SCIENTISTS studying plantlife on Scottish mountaintops have unearthed a vast treasure trove of new mushroom species existing in a precarious balance with some of the nation’s most threatened native shrubs.
Mycologists have collected an astonishing number of previously unknown fungi on peaks across the country, hinting that Scotland’s hills may be a haven for many more undiscovered species. Of nearly 300 different species found, 28 are unique and 34 never before found in the UK.
But Dr Andy Taylor, a fungi specialist from the James Hutton Institute (JHI), is warning that this bounty is in imminent danger of vanishing before it can be properly studied. “We’ve found species new to Scotland, new to the UK and species that are undescribed so they’re new to science,” he said. “Fungi in general are under-recorded, but what amazed us was the number of undescribed species.
“We’ve got, minimum, 28 new species. It’s just crazy as this is only from 23 sites, and if you consider the hundreds of potential sites in Scotland it’s staggering.
“There’s this hidden diversity that nobody knows about.”
Taylor and his team focused on a particular group of fungi that grow on the roots of native mountain shrubs, many of which are under threat.
“The plants and fungi are mutually dependent, with the fungi taking up nutrients from the soil and passing them on to the plants in return for sugars,” he said. “Without the fungi, the plants don’t survive and vice versa – they’re mutually dependent.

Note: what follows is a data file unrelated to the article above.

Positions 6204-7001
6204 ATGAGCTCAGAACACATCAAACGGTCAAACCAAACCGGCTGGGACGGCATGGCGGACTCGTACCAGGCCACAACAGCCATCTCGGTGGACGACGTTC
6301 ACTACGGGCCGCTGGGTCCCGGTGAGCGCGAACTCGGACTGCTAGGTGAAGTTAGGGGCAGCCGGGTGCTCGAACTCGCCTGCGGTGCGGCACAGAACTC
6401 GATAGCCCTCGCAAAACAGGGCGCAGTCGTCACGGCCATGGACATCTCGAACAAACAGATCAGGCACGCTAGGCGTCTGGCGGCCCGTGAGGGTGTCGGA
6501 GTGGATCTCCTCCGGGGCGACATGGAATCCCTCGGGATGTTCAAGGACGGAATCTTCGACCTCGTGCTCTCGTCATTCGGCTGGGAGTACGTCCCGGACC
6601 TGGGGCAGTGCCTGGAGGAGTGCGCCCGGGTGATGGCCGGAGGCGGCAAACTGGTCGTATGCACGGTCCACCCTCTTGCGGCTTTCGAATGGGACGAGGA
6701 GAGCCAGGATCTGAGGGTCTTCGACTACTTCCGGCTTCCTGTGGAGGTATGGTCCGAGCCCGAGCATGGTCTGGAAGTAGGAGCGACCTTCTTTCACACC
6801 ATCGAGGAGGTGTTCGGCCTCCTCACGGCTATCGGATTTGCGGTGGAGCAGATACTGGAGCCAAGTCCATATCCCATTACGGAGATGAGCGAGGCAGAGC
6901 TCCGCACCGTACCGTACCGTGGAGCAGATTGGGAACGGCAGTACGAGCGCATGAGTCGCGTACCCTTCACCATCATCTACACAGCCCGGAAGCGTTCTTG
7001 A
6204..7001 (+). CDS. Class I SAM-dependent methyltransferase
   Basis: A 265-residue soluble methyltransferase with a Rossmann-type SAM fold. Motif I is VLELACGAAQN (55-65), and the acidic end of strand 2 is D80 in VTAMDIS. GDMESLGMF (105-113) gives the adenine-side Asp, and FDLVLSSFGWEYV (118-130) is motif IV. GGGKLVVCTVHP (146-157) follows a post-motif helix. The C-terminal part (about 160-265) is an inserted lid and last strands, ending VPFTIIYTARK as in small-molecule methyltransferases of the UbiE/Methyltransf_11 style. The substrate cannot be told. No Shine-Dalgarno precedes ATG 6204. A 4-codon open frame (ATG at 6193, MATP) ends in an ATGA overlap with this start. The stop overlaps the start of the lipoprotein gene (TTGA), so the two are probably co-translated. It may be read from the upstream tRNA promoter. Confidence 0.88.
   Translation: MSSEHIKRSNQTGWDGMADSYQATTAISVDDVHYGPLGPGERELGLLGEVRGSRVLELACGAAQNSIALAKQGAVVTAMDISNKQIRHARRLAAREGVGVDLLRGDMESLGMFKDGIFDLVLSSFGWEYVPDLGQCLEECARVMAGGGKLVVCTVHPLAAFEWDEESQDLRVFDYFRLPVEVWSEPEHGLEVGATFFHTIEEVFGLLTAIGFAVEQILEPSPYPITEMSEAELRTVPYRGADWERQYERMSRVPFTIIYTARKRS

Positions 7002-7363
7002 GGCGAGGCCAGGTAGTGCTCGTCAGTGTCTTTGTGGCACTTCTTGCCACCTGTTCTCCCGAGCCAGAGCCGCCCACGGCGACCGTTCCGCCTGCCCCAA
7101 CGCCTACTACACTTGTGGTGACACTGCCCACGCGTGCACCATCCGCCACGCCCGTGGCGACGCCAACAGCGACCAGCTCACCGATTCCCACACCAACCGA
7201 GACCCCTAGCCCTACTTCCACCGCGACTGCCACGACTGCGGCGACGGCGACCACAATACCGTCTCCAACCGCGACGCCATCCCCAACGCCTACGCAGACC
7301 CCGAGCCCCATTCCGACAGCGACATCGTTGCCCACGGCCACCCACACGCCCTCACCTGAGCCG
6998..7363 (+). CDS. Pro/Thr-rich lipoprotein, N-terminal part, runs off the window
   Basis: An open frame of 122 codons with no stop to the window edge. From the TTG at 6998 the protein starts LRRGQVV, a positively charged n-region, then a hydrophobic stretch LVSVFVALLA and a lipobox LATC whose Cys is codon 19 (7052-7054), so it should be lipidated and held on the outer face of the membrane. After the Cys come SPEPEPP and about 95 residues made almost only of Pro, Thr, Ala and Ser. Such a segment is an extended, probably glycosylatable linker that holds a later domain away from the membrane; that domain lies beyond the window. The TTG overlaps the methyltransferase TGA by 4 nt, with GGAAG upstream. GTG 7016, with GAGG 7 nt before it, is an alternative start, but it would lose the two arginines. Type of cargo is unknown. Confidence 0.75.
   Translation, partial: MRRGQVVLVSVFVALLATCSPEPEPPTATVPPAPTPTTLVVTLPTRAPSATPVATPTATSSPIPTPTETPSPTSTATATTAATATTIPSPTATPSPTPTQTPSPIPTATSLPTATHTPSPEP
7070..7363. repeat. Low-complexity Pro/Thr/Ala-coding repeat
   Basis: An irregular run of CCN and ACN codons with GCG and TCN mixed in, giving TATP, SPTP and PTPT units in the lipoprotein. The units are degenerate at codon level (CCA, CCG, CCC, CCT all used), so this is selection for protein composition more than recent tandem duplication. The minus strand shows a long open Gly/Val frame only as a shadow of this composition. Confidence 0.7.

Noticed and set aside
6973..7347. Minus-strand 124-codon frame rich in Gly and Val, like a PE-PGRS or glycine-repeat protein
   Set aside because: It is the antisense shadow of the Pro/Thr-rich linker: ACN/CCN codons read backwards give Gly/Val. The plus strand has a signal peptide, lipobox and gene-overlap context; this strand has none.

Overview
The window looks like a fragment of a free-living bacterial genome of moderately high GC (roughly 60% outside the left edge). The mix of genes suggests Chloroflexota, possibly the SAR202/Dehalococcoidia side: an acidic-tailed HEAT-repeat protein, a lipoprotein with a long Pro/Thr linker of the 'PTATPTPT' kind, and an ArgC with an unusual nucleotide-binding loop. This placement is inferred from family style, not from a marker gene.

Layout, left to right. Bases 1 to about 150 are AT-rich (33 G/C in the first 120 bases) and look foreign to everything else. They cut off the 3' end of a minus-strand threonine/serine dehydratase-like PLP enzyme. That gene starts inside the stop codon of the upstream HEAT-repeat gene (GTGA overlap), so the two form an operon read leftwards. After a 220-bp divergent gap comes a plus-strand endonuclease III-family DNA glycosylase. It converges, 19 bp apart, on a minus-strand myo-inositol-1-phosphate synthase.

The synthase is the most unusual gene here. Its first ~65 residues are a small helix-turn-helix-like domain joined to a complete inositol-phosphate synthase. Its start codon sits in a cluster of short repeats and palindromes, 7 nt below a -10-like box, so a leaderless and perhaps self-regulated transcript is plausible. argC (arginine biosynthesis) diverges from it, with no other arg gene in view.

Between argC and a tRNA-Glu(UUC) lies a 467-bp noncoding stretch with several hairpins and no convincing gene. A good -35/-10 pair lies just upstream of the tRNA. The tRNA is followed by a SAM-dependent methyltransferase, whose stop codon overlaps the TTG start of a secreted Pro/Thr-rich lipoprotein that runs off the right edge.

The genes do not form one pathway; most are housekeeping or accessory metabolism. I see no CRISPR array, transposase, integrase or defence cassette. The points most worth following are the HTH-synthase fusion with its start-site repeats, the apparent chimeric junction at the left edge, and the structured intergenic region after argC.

His colleague Andrea Britton, an ecologist at JHI, has for several years been studying long-term changes in Scotland’s alpine vegetation.
Her research has shown significant changes in mountain plants, with marked declines in the overall diversity of species over the past 30 to 50 years. She found there has been a surge in widely occurring varieties, spreading from lower areas, while specialist upland shrubs have been disappearing at an alarming rate.
These changes are believed to be linked to climate change, with milder conditions allowing lowland species to colonise higher latitudes, or as a result of increased of nitrogen in the soil benefiting grasses and other generalists over slow-growing mountain shrubs such as dwarf birch, dwarf willow and alpine bearberry.
Now Taylor is planning further studies of the endemic mushrooms and their host plants, which he believes could answer some of the biggest questions about the evolution of Scotland’s natural environment in the past 12,000 years.
JHI student Emily Hesling collected many of the new mushrooms while completing her PhD.
The 28-year-old said: “It has been long assumed the most diverse communities of fungi in the country are found in lowland places like native Caledonian pinewoods, where carpets of fungi of all shapes and sizes can be seen at this time of year. We found that the communities of fungi found on the mountainsides growing with the plant bearberry were as diverse as, if not more diverse than, those in the Caledonian pinewoods.“